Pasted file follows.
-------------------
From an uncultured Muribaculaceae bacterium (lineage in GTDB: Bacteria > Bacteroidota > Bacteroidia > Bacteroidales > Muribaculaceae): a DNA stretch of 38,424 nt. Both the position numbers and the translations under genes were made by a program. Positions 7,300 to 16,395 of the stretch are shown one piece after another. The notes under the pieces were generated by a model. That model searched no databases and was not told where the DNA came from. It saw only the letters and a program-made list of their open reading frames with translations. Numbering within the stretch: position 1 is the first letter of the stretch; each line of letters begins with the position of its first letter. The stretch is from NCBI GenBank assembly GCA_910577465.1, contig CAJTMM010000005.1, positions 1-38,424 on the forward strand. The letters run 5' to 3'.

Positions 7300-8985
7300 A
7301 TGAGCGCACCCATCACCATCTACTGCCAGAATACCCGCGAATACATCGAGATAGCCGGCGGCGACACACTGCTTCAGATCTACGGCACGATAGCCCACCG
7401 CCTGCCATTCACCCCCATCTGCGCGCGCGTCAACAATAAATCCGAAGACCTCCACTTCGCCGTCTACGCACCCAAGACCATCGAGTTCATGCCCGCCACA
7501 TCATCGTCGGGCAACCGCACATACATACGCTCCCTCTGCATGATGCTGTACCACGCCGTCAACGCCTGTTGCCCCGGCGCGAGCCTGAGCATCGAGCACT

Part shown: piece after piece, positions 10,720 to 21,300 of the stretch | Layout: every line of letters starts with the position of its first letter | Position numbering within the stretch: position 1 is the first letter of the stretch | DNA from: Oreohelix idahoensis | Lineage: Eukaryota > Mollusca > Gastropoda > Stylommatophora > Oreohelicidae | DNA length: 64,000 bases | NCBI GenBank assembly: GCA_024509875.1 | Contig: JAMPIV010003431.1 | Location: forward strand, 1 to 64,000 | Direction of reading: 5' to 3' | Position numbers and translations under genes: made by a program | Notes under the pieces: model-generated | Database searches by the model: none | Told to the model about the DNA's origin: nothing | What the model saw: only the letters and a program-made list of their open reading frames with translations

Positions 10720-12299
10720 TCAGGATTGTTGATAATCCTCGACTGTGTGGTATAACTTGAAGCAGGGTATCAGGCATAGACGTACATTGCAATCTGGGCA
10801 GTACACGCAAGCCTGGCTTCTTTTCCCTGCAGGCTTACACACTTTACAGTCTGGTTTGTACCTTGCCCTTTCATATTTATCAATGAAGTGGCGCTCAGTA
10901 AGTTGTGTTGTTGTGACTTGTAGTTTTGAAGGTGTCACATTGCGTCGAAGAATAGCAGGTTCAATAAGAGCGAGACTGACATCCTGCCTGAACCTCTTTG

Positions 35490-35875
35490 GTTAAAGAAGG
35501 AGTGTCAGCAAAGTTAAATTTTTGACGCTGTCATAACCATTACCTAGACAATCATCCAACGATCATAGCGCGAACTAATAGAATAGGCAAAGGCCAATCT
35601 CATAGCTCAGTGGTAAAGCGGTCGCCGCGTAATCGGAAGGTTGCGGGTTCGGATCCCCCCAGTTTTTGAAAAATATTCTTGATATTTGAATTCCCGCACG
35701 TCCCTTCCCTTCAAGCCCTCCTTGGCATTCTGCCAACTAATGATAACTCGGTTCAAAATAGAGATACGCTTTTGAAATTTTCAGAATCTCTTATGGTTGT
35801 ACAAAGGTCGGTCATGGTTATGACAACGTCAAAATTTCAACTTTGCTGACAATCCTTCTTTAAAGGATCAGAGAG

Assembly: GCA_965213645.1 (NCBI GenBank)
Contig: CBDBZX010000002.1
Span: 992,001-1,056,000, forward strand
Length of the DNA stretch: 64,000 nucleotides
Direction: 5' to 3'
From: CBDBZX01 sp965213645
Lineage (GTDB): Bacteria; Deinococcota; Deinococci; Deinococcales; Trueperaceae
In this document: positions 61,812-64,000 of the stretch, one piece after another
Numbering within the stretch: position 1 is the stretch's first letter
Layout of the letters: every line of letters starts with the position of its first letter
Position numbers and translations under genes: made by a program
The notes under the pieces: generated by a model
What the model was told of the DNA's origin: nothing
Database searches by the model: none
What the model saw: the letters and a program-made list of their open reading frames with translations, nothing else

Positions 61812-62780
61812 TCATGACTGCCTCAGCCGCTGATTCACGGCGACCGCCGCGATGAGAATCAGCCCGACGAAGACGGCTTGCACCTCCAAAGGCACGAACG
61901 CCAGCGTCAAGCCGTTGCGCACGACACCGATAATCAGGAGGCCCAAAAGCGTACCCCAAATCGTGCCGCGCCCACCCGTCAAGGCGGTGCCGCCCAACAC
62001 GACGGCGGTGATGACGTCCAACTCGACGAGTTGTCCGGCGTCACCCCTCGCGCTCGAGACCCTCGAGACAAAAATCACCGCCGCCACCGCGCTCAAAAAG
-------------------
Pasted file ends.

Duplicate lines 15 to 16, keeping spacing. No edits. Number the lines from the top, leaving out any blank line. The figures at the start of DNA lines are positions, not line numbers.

35601 CATAGCTCAGTGGTAAAGCGGTCGCCGCGTAATCGGAAGGTTGCGGGTTCGGATCCCCCCAGTTTTTGAAAAATATTCTTGATATTTGAATTCCCGCACG
35701 TCCCTTCCCTTCAAGCCCTCCTTGGCATTCTGCCAACTAATGATAACTCGGTTCAAAATAGAGATACGCTTTTGAAATTTTCAGAATCTCTTATGGTTGT